Worried about taxes eating away too much of the profit on your home? Under a law enacted about ten years ago, a married couple filing jointly usually can exclude as much as $500,000 of their gain. For someone who is single or married and filing separately, the limit is $250,000.

To qualify for the full exclusion, you typically must have owned the home and lived in it as your primary residence for at least two of the five years prior to sale.

This exclusion applies only to your primary residence. Even someone who couldn’t pass those tests might qualify to exclude most or all of the gain under certain circumstances.

The seller may be eligible for a reduced exclusion if that person had to sell because of a “change in place of employment”, health reasons or “unforeseen circumstances.”

What are unforeseen circumstances? Examples cited by the Internal Revenue Service include divorce, death, or “multiple births resulting from the same pregnancy.”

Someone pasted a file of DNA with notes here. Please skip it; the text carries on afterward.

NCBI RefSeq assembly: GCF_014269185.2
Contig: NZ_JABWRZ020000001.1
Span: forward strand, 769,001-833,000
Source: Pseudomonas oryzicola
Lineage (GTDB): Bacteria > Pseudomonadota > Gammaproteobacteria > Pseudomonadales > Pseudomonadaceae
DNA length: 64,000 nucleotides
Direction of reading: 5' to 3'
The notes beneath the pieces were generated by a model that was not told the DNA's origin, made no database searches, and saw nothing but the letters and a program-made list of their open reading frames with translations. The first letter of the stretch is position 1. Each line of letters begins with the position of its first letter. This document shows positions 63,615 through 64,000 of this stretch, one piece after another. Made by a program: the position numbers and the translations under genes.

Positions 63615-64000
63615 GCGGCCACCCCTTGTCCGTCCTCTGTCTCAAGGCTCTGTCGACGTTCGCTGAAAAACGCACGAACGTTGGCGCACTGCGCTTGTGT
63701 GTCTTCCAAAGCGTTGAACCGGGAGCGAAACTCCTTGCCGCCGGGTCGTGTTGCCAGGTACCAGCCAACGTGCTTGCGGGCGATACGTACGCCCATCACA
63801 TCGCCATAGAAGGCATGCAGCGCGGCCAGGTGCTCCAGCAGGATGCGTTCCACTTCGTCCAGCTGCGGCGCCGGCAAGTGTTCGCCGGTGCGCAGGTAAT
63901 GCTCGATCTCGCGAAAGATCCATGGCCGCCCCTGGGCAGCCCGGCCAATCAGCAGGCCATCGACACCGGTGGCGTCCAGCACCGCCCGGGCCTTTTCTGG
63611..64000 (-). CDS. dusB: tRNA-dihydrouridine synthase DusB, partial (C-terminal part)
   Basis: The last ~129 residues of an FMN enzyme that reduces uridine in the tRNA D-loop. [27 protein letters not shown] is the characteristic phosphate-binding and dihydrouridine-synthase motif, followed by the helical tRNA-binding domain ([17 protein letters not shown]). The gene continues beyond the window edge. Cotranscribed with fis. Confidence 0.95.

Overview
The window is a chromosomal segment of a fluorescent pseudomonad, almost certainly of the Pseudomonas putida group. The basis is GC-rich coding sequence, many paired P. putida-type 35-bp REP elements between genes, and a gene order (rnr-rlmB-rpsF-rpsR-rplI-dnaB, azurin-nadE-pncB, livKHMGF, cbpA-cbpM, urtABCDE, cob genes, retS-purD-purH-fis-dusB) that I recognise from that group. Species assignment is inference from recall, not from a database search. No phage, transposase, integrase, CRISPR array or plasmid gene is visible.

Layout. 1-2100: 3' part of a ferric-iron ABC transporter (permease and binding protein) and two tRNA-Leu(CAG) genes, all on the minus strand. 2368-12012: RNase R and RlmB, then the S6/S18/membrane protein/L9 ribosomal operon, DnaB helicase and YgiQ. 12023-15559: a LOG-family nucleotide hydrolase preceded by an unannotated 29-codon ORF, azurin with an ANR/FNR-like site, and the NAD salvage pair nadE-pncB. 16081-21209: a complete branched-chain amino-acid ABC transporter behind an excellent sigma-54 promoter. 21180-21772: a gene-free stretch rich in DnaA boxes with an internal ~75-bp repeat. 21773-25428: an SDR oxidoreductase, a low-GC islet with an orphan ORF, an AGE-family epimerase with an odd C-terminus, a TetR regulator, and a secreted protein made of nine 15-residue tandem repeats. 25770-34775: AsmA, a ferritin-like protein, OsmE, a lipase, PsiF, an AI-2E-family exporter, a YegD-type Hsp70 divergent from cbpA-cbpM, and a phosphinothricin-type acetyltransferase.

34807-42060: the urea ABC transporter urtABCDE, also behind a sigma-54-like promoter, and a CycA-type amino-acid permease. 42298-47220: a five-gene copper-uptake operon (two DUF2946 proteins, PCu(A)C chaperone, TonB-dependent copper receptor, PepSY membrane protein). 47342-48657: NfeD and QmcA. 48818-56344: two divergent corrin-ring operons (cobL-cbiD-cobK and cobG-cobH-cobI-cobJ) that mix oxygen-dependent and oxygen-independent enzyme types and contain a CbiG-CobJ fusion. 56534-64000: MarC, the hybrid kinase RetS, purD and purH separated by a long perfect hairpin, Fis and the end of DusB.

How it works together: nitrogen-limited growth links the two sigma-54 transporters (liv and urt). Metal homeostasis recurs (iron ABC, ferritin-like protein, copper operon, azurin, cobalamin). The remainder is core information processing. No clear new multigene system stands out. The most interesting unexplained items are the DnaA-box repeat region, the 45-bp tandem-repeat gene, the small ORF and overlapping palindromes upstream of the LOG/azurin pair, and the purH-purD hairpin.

Some think they’re required to buy a new home to qualify for this home-sale gain exclusion. That’s wrong. They’re probably thinking about a law that was repealed about a decade ago, under which you could defer tax on the gain on the sale of your home by rolling over the proceeds into a new home that cost as much as, or more than, the old one. Congress eliminated that law, in part because it was viewed as unfair to people who wanted to downsize and buy a less expensive home or to sell and move into a rental.

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